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Recently, RHONJ newcomer Jennifer Fessler’s Ozempic use led to her hospitalization.
She has taken the blame and continued to take the semaglutide. To her, the weight loss is worth the health risks.
But taking a life-saving diabetes medication for luxury weight loss is not just about the person receiving the injections.
Fellow RHONJ cast member Danielle Cabral said as much, condemning the Ozempic trend. The resulting shortage of the drug has hit close to home for her.
Page Six‘s live taping of Virtual Reali-Tea on Wednesday featured Jennifer Fessler and Danielle Cabral — and one polarizing topic.
“I was with somebody today, a very dear friend of mine, who actually needs [Ozempic] for medical reasons,” Danielle shared.
“And,” she lamented, that friend “cannot get it because of this stupid, bulls–t behavior.” By which she means the use of semaglutides (most famously Ozempic) as an appetite suppressant for weight loss.
“But she can’t get it, she can’t get it,” Danielle then reiterated.
That is not the only issue with Ozempic use. But the documented shortages on at least two continents (including ours, by the way) highlight how the increased demand has created scarcity.
Even if semaglutides truly were a “miracle drug” for weight loss without possibly dire consequences, the effect upon the people who need it to live is a horror.
Danielle said this while seated right beside Jennifer Fessler.
Jennifer uses a semaglutide (not Ozempic, but colloquially, it is, in the same way that adults in the ’90s talked about “xeroxing something” even if they weren’t using the Xerox brand).
Before Jenn could say anything, Danielle emphasized that people should stop creating this shortage and instead “run on a f–king treadmill.”
Danielle did remember that Jennifer has also made this controversial use of this medicine. She quickly added: “Not you, Jenn. Sorry.” Most of us have been there in some form or another.
Jennifer did accept her apology. And then she explained: “I mean, I’ve been running on a treadmill for 55 years. So, I’ve been trying. I’ve been tortured.”
She went on to share that her weight and her relationship with food have been a “mind f–k” for her entire life.
“… this is the first time in my life that I’ve had some relief,” Jennifer expressed.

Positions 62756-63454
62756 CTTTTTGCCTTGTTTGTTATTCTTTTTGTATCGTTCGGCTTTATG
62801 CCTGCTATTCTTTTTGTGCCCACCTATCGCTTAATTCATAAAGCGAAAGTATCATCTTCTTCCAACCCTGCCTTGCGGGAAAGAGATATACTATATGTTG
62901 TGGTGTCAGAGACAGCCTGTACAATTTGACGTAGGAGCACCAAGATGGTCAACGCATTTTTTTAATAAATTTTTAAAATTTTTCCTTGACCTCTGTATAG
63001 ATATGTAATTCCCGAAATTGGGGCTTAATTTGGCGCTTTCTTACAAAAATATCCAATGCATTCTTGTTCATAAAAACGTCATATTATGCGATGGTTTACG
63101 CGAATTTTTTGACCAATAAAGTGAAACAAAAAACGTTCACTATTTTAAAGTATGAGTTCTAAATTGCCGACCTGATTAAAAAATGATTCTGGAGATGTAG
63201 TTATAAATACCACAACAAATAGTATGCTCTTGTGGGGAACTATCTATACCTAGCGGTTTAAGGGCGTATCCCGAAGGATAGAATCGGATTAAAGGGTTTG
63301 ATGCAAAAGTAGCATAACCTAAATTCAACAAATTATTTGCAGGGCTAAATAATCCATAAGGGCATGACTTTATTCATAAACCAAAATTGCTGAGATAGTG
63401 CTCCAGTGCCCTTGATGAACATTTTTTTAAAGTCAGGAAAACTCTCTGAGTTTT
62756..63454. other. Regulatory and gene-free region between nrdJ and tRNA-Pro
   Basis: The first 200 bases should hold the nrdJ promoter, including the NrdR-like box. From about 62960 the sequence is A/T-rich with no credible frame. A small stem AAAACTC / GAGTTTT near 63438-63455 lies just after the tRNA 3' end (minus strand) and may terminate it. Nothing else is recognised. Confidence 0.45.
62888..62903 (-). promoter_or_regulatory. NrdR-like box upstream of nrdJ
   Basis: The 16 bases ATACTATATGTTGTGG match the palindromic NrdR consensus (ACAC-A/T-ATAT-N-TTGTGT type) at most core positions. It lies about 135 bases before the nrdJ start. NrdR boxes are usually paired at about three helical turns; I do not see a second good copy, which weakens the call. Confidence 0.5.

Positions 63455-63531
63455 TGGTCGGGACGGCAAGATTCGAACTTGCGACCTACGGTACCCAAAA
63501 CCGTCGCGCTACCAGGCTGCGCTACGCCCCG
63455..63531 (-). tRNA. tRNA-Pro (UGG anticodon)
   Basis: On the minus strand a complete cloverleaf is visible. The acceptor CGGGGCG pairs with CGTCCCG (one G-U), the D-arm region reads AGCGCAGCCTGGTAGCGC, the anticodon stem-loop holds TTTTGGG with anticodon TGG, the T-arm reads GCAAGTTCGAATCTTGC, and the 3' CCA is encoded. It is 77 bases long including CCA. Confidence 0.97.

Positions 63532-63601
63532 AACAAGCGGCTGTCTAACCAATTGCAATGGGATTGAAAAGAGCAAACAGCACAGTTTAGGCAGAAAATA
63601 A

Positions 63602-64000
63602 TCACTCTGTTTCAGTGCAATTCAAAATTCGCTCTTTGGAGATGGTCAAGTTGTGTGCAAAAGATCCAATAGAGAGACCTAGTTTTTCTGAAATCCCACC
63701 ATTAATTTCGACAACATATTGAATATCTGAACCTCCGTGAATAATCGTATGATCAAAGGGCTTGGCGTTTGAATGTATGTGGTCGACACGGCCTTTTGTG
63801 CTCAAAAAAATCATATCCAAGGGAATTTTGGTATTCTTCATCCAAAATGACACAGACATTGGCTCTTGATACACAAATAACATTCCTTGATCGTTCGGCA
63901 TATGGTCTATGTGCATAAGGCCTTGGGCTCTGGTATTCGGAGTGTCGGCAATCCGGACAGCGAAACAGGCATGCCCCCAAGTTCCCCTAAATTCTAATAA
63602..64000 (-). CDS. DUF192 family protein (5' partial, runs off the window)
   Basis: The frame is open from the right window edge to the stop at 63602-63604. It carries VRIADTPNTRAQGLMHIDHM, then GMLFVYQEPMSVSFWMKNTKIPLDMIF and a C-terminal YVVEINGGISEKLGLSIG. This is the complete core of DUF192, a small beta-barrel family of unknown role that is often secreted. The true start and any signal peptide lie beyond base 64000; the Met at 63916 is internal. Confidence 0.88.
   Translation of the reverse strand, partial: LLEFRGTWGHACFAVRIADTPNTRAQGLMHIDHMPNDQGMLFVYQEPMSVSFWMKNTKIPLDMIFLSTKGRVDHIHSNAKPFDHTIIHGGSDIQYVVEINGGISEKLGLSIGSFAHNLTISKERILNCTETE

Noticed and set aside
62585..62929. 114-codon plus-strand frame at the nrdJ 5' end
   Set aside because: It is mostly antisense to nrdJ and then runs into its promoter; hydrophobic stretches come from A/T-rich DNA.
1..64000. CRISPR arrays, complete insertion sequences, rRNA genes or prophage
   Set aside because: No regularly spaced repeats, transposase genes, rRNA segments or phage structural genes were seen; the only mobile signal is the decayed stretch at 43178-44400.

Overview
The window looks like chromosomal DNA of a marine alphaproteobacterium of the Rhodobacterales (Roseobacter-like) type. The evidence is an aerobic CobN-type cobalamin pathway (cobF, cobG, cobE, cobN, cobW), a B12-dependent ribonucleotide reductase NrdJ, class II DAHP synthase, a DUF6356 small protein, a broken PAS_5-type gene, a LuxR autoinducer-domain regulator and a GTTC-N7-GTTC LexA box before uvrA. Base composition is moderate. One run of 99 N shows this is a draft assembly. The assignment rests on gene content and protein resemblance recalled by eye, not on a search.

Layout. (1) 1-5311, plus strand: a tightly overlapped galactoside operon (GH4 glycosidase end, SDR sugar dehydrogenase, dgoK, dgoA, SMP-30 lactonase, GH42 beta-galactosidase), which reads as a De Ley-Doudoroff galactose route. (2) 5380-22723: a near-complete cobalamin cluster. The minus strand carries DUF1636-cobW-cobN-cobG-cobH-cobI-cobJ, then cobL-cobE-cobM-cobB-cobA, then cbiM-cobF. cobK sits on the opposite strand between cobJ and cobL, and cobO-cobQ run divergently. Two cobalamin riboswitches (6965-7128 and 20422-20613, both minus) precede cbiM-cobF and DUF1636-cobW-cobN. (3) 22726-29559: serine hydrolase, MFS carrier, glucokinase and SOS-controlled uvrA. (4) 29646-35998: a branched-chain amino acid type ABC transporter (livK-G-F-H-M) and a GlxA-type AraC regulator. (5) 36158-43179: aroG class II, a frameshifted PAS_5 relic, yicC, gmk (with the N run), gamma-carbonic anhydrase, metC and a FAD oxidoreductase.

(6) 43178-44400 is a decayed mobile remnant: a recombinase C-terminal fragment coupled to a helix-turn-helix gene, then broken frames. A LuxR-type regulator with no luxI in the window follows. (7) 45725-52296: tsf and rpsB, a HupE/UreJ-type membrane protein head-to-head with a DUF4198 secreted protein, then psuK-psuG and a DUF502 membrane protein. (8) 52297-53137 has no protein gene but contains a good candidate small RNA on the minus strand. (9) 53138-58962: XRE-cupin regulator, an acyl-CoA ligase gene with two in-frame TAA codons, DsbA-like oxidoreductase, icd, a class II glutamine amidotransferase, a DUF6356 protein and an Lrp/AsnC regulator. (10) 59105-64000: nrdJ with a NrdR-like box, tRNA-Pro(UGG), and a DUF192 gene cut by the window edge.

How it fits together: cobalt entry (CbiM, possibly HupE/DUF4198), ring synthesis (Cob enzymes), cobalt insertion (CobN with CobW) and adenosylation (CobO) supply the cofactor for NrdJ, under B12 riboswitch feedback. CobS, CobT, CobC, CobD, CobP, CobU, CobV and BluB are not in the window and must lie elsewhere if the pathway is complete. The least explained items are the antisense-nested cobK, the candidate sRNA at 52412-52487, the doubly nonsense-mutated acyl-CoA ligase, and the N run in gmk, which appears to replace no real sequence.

According to her, she once weighed 223 pounds at her “highest.” In context, I think that we’re meant to interpret that as being a lot. (I haven’t been her height since I was 12 we might as well be different species)
Jennifer said that she had tried “everything” to control her weight. “I was a raging bulimic,” she then admitted.
“I wasn’t obese when I joined [‘RHONJ’], but trust me…” Jennifer went on.
She described: “my head spins, my bingeing, my cuckoo-ness around food has been excruciatingly painful.”
After decades of disordered eating, Jennifer expressed: “This is the first time I’ve gotten some freedom around it.”
We absolutely sympathize with Jennifer. Our culture’s vicious beauty standards and body-shaming, especially towards women, have exacted a harsh toll.
For evidence, look no further than Jennifer continuing to take semaglutides even after an impacted colon put her in the hospital.
But that doesn’t mean that this is a solution. Just like bulimia, taking these injections is a weight loss tactic and a health risk that does not address the underlying issue. This one just happens to be more socially acceptable.
However, Danielle also missed the mark when she brought up the treadmill.
The twisted appeal of semaglutides is that they offer something that works more effectively than exercise.
Over time, the human body adapts to a caloric deficit and weight loss decreases. (Because, unlike our society, your body does want you to store energy)
So, no, the answer isn’t a “f–king treadmill.” The answer is something much harder — body-acceptance and maybe even body-love.
Make no mistake — everyone deserves to live in a body that makes them happy. But if it’s not safely possible to change the body, then maybe changing the mindset is the best recourse.
Maybe there is an easy answer out there. But between Jennifer’s hospitalization and the lab rodents who got thyroid cancer from taking them, semaglutides don’t seem to be the solution.
Danielle Cabral Condemns Ozempic Misuse for Weight Loss: Run On a F–king Treadmill! was originally published on The Hollywood Gossip.
Written by: 98bpm Radio
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